As many of you already know, Dave Arneson died on April 7th. There was some confusion at the time, and I didn’t see confirmation of his passing until today. He was surrounded by his family, and apparently died peacefully.
Dave was the co-creator of Dungeons & Dragons; the other co-creator was Gary Gygax, who died on March 4th, 2008 — GM’s Day. They had their differences, but at the end of the day they both helped to start something amazing.
I’ll keep this simple: Thank you, Dave and Gary, for creating the game that grew into the hobby that all of us love — and thank you for the many friendships that have grown out of it. You will both be missed.
Slainte, Dave and Gary.
And requiescat in pace.
gawds speed, dave.
I’m sure this comes with the territory (being in the area of 40-years-old, +/- whatever), but it’s so sad for me to witness “ending eras”.
I fondly remember the magic found within Supplement 2: Blackmoor during my teenage years. The ideas (Temple of the Frog!) found inside, while completely chaotic and nearly unusable, really put the zap on my young head.
In many ways, Dave Arneson’s contributions cemented my love of the hobby as much if not more than anything else.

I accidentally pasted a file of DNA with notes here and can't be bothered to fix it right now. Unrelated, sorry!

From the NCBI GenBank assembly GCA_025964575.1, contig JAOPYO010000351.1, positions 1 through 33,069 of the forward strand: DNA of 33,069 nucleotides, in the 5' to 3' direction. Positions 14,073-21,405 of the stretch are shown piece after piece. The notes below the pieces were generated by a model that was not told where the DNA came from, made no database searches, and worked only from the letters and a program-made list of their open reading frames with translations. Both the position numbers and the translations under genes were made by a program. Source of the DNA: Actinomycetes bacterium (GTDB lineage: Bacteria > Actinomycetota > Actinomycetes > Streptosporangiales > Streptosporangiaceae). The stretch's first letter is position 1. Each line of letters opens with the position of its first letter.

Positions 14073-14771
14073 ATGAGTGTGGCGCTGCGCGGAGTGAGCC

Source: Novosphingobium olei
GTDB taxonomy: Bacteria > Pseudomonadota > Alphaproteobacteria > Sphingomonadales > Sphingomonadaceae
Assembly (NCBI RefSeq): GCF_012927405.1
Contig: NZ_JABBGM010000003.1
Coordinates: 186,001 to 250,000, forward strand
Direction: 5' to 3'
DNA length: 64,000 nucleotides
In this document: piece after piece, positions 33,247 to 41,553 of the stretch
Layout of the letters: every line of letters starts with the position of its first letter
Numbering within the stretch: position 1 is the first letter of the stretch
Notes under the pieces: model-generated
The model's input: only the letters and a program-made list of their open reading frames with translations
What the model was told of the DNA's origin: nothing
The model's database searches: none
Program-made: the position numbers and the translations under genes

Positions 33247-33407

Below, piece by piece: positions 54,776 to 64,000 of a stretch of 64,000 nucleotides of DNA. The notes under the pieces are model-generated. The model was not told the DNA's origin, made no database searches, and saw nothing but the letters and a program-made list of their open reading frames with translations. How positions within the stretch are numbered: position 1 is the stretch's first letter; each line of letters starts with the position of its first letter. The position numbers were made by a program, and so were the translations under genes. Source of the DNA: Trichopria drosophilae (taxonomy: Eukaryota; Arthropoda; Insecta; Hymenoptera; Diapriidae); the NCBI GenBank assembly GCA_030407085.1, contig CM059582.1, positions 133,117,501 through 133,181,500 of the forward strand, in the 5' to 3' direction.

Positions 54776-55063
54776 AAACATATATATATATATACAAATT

I’m a very young gamer, 19, so I’m a bit “new” and have not yet experienced a lot of the things that our wonderful hobby has to offer. But one of the things I’ve learned in life in general is “Know your roots.” After Gygax passed away last year, I spent a lot of time researching the history of the hobby. Gygax’s interest in a single-person wargame, the tale of the first Game Master and First Player (David Wesely and Dave Arneson) and the Braunstein game, and even the tragedy of Dallas Egbert III.
Our hobby has seen a lot of great things and has been given a lot of flak (I still hear jabs and jokes about Chick Tracts). But what Wesely and Gygax and Arneson have given us is a great gift. They’ve given us a beautiful, unique medium for enjoying ourselves, and more importantly, enjoying our company of friends.
Somewhere I read that this marks the “end of an era.” I don’t know, unfortunately I never had the privilege to explore the intricacies of Blackmoor or Greyhawk, or OD&D or even much of AD&D1. But they made this hobby. And without Arneson, the hobby would be so much more different.
I have spent the majority of my life enjoying the wonderful game of D&D in nearly all of its incarnations. Dave Arneson, though not as well known as Gary Gygax, deserves a moment of silence from all the gaming community for his timeless contribution to the lifelong enjoyment of others.
I had the opportunity to meet Dave at GenCon 07. He wasn’t looking great, to be honest, but he still had a twinkle in his eye, and signed the Blackmoor books I bought with a different clever quip in each one.
I made sure to thank him for what he had done, and for what he was continuing to do. I’m glad I did.
Godspeed, Dave. I hope you and Gary are showing the angels how you roll.
Vaya con Dios, Dave.